For all they achieved this post-season, it bears remembering that the Flames did it all without the services of their best defenseman and one of the most steady blueliners in the league, Mark Giordano. In Giordano the Flames have something the Penguins didn’t at that time: a veteran, No. 1 defenseman that is recognized as one of the best at his position. Some may argue that Sergei Gonchar, Brooks Orpik or even Rob Scuderi were at the top of their game at the time, but none of them had the ability Giordano does at this point in his career. Giordano is a legitimate threat to be a Norris Trophy candidate again next season should he remain healthy. And, truthfully, he even deserved a chance at the award this year regardless of injury.
Then add to Giordano that the Flames have T.J. Brodie, himself already recognized as one of the best young defenders in the league, and there’s reason to believe things aren’t as bleak as the numbers would lead us to believe. If they can pick up a depth defenseman to help improve possession, Calgary is in business.
With Giordano and Brodie on the blueline and a young core of players that includes Gaudreau, Monahan, Sam Bennett and Mikael Backlund up front with roughly $25 million available in cap space and there’s significant room for the team to take a huge step forward next season. Coming off the books are defensemen David Schlemko, Raphael Diaz and Corey Potter. Same goes for goaltender Karri Ramo, who is eligible for unrestricted free agency. Up front, Backlund will be up for a new deal, as will Josh Jooris, Drew Shore, Lance Bouma and Michael Ferland. But, outside of Backlund, none of those contracts should be too pricy.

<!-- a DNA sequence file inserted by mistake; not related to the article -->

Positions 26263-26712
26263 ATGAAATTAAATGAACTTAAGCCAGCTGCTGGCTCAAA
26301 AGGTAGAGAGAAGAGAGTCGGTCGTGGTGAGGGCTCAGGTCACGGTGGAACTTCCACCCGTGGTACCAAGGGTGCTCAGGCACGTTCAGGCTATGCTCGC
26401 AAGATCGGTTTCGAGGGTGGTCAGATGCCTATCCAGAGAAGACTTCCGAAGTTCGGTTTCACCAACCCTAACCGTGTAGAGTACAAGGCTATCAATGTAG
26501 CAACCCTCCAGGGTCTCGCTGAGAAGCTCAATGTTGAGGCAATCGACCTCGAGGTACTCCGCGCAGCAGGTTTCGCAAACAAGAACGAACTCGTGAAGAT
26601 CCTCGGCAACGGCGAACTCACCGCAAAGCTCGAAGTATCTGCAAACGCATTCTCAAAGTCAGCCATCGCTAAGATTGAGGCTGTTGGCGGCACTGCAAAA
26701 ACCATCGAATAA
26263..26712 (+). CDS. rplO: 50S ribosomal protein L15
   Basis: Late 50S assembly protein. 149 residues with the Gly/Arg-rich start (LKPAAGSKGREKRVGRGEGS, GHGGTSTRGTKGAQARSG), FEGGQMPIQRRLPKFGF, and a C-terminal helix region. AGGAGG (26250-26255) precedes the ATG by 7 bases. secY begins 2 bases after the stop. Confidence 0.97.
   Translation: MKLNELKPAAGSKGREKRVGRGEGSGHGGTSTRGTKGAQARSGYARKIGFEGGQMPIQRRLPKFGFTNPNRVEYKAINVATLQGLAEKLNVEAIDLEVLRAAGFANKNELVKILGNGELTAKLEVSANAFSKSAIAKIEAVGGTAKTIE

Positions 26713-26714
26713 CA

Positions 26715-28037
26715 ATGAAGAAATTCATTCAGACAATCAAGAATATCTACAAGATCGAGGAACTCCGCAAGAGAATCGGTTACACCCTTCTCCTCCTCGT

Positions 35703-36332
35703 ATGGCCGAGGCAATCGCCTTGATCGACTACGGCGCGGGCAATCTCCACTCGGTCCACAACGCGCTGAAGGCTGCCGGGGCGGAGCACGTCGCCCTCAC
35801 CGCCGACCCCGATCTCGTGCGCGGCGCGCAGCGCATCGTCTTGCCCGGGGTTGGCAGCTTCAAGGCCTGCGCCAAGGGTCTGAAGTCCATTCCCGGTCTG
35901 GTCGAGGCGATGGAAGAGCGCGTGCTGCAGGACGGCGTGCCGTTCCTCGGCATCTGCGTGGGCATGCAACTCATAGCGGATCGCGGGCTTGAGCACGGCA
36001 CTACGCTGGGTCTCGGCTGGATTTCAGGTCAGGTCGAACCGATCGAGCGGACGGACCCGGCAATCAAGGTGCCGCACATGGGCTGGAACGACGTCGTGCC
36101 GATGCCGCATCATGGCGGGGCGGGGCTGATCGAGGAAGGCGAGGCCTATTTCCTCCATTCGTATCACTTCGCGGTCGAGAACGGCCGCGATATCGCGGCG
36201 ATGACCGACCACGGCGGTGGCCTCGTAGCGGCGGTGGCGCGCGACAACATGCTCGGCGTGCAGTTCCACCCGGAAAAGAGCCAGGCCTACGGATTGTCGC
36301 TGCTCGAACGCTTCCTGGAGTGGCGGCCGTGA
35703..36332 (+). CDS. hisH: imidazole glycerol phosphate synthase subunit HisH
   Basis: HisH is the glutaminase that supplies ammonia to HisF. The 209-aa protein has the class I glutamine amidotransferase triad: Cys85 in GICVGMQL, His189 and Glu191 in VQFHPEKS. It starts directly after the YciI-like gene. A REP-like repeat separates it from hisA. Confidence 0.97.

Keep in mind that Tyler Wotherspoon, quite possibly the Flames best defense prospect, got some playoff experience this post-season, too, and it’s hard to argue that the Flames roster won’t have improved next season, if even by the slightest of margins. Some nights, that will make all the difference. Teams like the 2011-12 Ducks were able to improve by leaps and bounds over the course of one off-season – Anaheim’s shot attempts for percentage went from 44.4 percent in 2010-11 to 48.5 the next season – and there’s no reason why Calgary’s stars, with one year under their belts and some playoff experience, can’t follow suit.
It’s rare for a team to play from behind and win games like Calgary did this season – only Detroit and Anaheim had more wins when trailing in the third period than the Flames’ 10 – so the same formula won’t work again next year. But improving their overall game and upping their possession rate could be just the right thing for Calgary.
There haven’t been many teams in recent history that have boasted so much good, young talent and made as unexpected push into the post-season as the 2014-15 Flames. Whether that set fans up for failure is to be seen, but considering the pieces the club has to work with, it’s far too soon to proclaim them an early pick for the Western Conference basement.